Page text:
Monday, May 18, 2009

S'pore Historic Buildings 101: Gedung Kuning



Venue: Visitors' Briefing Room, Level 1, National Library
Date & time: Sat 16 May 2009, 2 pm

Very little is known of Gedung Kuning or the Yellow Mansion at No. 73 Sultan Gate. Once a stately residence for a Bendahara or Prime Minister, Gedung Kuning was home to the family of Haji Yusoff ‘Tali Pinggang’ or Haji Yusoff the Belt Merchant.

Haji Yusoff, patriarch of Gedung Kuning was a respected merchant who toiled at his business and was recognised as one of the great pioneers of the Malay community. Gedung Kuning has witnessed the seasons of Haji Yusoff’s family through four generations, and its gate welcomed the poor who came to ask for alms. Even to the very last day when the family moved out, Gedung Kuning stood proud befitting its royal colour and stature.

Hidayah Amin, one of Haji Yusoff’s great-granddaughters revisits her childhood home, taking you beyond the gate guarded by stone eagles, through rooms with big mirrors and marble floors and shares interesting anecdotes growing up in Gedung Kuning, the legacy of a Malay family in Singapore.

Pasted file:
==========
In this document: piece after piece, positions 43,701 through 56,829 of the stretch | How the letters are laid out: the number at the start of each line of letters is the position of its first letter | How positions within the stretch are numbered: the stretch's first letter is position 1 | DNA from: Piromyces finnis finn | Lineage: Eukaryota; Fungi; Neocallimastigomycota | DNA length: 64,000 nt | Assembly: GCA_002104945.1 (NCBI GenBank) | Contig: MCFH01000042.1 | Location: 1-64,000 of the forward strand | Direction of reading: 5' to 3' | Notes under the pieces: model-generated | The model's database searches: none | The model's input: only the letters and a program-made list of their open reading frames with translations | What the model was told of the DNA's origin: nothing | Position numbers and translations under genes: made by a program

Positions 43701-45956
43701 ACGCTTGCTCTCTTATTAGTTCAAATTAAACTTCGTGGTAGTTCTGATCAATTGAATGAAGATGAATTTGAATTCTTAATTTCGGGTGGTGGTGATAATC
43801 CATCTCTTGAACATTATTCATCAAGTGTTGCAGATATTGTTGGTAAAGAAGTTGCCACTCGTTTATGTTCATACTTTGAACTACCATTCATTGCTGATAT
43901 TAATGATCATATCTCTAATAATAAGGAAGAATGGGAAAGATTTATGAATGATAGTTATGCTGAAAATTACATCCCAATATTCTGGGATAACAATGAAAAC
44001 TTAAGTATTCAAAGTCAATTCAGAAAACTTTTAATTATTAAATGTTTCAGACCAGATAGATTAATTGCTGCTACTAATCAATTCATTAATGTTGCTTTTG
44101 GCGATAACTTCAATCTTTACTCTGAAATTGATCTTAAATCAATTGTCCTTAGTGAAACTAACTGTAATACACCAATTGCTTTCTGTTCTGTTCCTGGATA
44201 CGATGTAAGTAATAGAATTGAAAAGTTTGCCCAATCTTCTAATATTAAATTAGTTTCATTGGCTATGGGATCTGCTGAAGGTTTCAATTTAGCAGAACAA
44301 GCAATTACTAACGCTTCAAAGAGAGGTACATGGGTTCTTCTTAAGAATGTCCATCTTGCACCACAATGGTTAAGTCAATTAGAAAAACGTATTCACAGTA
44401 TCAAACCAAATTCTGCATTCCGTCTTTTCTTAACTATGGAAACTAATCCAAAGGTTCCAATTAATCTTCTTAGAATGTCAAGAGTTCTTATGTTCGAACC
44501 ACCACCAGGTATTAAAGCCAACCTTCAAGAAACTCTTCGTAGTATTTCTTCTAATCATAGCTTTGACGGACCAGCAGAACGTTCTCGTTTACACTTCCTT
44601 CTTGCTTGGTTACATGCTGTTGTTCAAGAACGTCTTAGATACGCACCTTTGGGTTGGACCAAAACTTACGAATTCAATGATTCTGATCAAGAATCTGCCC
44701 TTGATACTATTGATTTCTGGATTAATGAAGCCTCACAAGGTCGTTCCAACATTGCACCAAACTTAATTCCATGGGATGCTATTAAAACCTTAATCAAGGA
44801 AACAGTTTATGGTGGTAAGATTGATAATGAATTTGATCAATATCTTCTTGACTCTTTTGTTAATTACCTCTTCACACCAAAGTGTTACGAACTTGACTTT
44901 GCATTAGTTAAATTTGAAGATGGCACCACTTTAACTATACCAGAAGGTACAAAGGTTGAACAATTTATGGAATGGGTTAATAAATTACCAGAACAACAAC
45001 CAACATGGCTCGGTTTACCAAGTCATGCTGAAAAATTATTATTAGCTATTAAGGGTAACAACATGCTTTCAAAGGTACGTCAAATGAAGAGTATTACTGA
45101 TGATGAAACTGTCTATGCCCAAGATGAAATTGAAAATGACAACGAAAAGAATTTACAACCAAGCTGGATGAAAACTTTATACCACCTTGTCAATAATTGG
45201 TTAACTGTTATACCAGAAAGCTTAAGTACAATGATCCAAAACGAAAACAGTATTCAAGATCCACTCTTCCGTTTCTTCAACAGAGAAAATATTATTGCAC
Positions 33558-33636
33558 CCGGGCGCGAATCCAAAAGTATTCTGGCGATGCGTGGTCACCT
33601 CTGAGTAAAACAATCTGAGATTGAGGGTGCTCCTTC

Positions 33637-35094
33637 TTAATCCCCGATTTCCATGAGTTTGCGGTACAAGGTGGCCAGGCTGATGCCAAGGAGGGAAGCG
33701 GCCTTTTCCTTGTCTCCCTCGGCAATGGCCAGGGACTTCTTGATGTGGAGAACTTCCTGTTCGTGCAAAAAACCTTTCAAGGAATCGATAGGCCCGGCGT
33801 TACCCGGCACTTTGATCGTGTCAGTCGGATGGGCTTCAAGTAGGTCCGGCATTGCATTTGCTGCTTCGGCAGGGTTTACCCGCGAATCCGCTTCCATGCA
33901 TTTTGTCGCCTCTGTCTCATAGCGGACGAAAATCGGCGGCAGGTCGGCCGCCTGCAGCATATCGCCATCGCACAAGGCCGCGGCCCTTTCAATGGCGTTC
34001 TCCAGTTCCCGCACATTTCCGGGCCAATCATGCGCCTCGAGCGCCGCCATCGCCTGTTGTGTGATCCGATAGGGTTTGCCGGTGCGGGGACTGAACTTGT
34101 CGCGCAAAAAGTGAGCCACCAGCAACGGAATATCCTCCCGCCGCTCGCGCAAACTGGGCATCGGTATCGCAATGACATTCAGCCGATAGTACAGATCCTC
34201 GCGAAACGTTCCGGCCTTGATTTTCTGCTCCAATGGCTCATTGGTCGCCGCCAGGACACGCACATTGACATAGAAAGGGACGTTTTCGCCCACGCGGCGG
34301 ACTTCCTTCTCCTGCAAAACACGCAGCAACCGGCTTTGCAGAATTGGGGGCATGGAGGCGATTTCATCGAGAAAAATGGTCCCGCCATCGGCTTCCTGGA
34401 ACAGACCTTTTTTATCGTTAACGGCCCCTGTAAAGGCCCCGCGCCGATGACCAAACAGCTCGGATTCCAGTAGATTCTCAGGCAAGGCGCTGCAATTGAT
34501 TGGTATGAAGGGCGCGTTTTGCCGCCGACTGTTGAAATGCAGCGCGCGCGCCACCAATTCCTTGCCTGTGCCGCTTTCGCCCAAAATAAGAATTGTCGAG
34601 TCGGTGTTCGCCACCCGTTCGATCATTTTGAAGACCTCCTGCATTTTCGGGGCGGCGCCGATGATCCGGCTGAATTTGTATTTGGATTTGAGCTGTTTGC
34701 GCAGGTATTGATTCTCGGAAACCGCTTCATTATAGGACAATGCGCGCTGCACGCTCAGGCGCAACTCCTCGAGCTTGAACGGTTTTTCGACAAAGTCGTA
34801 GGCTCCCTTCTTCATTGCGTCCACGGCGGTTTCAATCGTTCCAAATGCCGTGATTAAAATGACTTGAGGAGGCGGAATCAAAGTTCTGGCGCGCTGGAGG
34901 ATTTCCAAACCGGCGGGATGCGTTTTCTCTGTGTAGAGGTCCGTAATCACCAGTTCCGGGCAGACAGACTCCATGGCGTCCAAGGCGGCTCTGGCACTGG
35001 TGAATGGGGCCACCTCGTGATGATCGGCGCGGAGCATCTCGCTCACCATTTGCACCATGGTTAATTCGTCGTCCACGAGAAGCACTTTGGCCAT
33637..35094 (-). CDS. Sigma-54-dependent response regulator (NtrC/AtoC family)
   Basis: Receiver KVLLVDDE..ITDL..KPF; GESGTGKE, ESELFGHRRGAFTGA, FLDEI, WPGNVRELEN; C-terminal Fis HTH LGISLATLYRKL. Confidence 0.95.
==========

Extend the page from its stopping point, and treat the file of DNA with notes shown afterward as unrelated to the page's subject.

Monday, May 11, 2009

Potong Andam the Film


Hidayah Amin's first short film! www.potong-andam-the-film.com
Watch out for the screening!

*Potong Andam is an old Malay ritual which brides undergo to determine their virginity. The film gives a glimpse of the forgotten ritual and the life of Nur, a modern woman who struggles with her personal beliefs and that of her elders.

4 generations of women across cultures


I was a speaker at a panel presentation of five women from different communities in Singapore talking about four generations of women in their families.
Date: 29 April 2009 (Wed)
Time: 7.30 pm
Venue: American Club, Claymore Hill

The other panelists:
Kel Yap: English teacher
Ivy Singh Lim: Founder of Bollywood Farms
Pina Marziliano: Professor at NTU
Caitlin Fry: President of the American Women's Association (AWA)

The panel was organised by Marjorie Wheatley (a fourth generation New Orleanean). It was the fourth in a series of panels on four generations of women across cultures. The first was at Cornell University in the early 1990s by a panel of five women; the second and third were done at MIT a decade later, one panel from the female perspective and then the following year, one from the male perspective.